For the prevention of Sexual harassment at workplace, this act mandates the constitution of an Internal Complaints Committee (ICC) by the employer at all the divisional, sub-divisional or administrative units or offices under the employer. In case the number of employees at the workplace is less than 10, then the complaint is directed to the Local Complaints Committee (LCC) at the district level. Non-Constitution of ICC by the employer and then failing to satisfy the appropriate government of the reason for such failure will attract a hefty fine which may extend to Rs. 50,000, and repetition of non-compliance may also result in cancellation of license of the employer.

At this point, the case of Gayathri Balaswamy vs. ISG Novasoft Technologies Ltd. Case (MANU/TN/2293/2014) is worthy of a mention in which the Madras High Court awarded compensation to the aggrieved woman employee for such non-constitution. The ICC and the LCC are under the obligation to submit an annual report to the employer and the District officer respectively stating precisely the number of complaints received or resolved, the amount of compensation granted or the quantum of penalty imposed on the guilty party.

The ICC has adequate representation of women ensuring proper address of interests, issues, and claims in all its forms and aspects. This is evident for the Presiding officer of the Committee shall compulsorily be a woman holding a post in the senior level of employment under the employer, with at least one-half of the members nominated being women. A minimum of two employees hailing either from the legal background or social service possessing experience in work towards the rights of women and committed to their cause shall be its members.

Moreover, a member of a non-governmental organization or association committed to the cause of women or having knowledge regarding issues related to Sexual Harassment will also be a key member in it.

Procedure For Filing Complaints

Chapter IV of the act deals with the procedure for filing of complaints as regards sexual harassment at workplace simplified enough for achieving the ends of justice. The complaint must be submitted in writing to the Internal Committee or to the Local Complaints Committee (as the case may be) within a period of three months from the date of occurrence of the incident.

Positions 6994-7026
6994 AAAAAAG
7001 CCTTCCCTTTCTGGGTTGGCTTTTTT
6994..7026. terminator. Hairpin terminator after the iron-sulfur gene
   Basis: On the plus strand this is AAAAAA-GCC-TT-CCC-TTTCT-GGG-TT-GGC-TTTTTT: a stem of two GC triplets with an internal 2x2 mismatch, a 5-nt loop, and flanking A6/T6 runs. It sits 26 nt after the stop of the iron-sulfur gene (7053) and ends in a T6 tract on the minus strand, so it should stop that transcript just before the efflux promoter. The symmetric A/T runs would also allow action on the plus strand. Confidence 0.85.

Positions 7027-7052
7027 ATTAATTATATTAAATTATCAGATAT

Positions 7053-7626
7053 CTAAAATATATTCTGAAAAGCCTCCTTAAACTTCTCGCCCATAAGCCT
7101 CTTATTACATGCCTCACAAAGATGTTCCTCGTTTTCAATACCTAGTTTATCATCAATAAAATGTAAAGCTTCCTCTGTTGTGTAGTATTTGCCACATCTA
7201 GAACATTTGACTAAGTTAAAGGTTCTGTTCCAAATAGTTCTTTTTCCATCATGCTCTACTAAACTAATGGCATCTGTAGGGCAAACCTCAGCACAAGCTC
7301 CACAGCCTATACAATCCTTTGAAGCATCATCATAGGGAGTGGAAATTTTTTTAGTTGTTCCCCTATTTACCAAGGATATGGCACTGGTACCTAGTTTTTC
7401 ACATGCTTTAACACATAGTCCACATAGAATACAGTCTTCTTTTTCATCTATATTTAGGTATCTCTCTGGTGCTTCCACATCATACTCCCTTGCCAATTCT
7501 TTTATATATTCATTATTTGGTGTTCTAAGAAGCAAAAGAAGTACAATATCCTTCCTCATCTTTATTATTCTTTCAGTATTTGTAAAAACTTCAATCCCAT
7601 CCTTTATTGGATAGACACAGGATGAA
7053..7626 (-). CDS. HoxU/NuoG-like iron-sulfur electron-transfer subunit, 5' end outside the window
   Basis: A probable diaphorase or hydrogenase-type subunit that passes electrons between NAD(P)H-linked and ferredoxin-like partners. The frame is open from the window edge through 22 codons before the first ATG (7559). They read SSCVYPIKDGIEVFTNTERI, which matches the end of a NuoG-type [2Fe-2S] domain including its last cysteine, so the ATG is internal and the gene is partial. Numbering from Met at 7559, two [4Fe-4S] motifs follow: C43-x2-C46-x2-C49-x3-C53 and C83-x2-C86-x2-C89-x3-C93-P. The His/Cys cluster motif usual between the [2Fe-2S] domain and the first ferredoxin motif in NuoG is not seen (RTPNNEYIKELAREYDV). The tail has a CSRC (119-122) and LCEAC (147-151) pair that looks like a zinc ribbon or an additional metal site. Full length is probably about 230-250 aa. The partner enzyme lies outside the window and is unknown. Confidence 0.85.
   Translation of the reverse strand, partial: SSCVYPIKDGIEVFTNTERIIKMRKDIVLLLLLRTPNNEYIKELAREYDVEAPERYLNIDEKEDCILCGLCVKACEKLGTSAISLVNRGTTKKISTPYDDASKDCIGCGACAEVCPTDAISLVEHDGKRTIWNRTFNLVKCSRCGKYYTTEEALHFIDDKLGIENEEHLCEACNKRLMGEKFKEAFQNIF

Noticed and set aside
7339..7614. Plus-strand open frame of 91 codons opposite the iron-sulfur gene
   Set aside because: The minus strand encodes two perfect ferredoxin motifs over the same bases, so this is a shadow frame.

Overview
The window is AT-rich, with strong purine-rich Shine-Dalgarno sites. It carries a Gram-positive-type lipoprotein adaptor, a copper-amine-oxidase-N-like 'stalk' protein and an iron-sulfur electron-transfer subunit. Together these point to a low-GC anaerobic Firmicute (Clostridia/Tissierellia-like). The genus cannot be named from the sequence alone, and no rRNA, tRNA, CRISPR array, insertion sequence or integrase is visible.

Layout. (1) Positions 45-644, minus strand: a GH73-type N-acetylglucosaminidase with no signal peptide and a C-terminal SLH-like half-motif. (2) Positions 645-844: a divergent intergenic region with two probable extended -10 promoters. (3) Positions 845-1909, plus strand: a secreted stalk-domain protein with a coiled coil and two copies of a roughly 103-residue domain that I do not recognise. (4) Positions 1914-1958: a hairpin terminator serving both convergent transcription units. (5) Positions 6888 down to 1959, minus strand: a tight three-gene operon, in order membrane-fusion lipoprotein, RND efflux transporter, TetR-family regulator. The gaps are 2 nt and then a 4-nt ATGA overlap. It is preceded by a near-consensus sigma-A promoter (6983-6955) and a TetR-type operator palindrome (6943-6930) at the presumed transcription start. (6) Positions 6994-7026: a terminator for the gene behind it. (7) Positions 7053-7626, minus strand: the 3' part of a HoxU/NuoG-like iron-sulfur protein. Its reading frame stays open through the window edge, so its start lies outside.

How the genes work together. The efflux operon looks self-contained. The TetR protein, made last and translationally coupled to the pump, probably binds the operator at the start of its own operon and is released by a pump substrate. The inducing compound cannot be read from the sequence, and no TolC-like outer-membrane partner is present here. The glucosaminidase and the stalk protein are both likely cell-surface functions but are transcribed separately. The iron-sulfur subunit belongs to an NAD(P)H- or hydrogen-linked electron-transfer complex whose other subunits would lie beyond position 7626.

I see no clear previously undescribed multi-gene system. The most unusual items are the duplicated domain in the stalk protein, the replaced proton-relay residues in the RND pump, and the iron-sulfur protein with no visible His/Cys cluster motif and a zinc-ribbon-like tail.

In case of a series of incidents constituting sexual harassment the same amount of time is granted for making the complaint, commuted from the date of the last incident.

On the occasion of failure of filing the complaint by the aggrieved within the stipulated period of time, then she can be entitled to receiving an extension of another three months upon establishing to the satisfaction of the committee that the reason for such delay was genuine, reasonable and not within her control.

In the event of any reason resulting in the permanent inability of the aggrieved to file a complaint, then her LRs, heir, guardian or agent are authorized to file the same on her behalf as if it were her. Under this act, the aggrieved woman has the privilege and discretion of settling the matter amicably through conciliation, although the accused (respondent) cannot seek conciliation as a matter of right.

No settlement between the parties could be made upon the payment of money or on any assets of value. This provision has been incorporated in order to reduce the probability of alluring or threatening the aggrieved by the person in power for withdrawing her complaint.

If the inquiry into the complaint proves that the guilty party is an employee, he shall be governed by the service rules or the disciplinary code of the employment. The Local Complaints Committee shall forward such matter to the police if no service rule exists for the case to be registered under Section 509 of Indian Penal Code.